Established firms' difficulty to innovate has been discussed extensively among economists. In contrast to incumbent firms, industry entrants are often described to be more flexible and innovative, setting forth the process of creative destruction. A recent stream in the management literature argues, however, that incumbent firms can take measures to overcome their presumed lack of innovativeness. In particular, corporate venturing is discussed as an effective tool for fostering the incumbent firms' radical innovativeness. By setting up corporate ventures (CVs), incumbent firms create autonomous or semi-autonomous units, which are less constrained by "inertial forces". As a result, CVs can react faster and more flexible to emerging innovation opportunities while being supported by the financial resources of their parent firms. In practice, however, established firms can be tempted to exert too much control on their ventures. If the venture's freedom to operate is restricted, however, their expected radical innovativeness can fail to appear. This study investigates the contribution of corporate ventures to radical innovation empirically. Our analysis is based on a sample of about 2,500 ventures in German manufacturing in the period 1993-2007. We find that CVs innovate more radically than a control group of independent ventures (IVs). The contribution of corporate ventures to radical innovations, however, significantly decreases with a more concentrated ownership structure. Ownership concentration increases the parents’ incentive to monitor and control the ventures. The resulting lack of managerial discretion makes it difficult for the ventures to develop radical innovations. In conclusion, our findings signal the need to balance the control incentive, stemming from the incumbents' investment into corporate venturing, with the benefits from granting some independence to the ventures. We conclude with management advice on how a balance can be achieved.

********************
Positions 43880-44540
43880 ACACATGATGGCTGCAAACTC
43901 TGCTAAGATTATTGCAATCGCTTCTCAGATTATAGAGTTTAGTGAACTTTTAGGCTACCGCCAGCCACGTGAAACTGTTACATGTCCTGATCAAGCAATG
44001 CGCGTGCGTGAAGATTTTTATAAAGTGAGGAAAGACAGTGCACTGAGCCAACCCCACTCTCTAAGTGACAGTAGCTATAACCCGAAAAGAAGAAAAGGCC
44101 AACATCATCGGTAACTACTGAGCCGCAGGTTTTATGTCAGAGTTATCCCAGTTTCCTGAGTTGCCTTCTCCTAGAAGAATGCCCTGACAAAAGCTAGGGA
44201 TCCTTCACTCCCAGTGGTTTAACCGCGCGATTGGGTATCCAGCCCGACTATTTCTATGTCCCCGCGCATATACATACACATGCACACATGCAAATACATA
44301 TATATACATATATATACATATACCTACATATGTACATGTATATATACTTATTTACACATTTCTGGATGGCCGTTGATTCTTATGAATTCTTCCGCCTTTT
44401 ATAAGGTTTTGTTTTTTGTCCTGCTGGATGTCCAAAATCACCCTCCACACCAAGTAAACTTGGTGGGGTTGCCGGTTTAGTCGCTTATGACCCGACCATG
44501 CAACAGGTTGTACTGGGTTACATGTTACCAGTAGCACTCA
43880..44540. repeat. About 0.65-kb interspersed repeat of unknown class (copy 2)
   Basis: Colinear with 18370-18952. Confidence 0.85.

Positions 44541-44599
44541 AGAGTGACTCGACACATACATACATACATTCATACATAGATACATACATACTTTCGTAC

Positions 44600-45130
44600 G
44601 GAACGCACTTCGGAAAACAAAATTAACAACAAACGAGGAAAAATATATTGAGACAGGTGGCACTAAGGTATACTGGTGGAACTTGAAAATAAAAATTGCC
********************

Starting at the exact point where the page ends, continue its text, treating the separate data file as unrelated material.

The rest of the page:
Czarnitzki, Dirk, Johannes Dick and Katrin Hussinger (2010), The Contribution of Corporate Ventures to Radical Innovation, ZEW Discussion Paper No. 10-060, Mannheim, published in: Research Policy. Download


corporate entrepreneurship; start-ups; radical innovation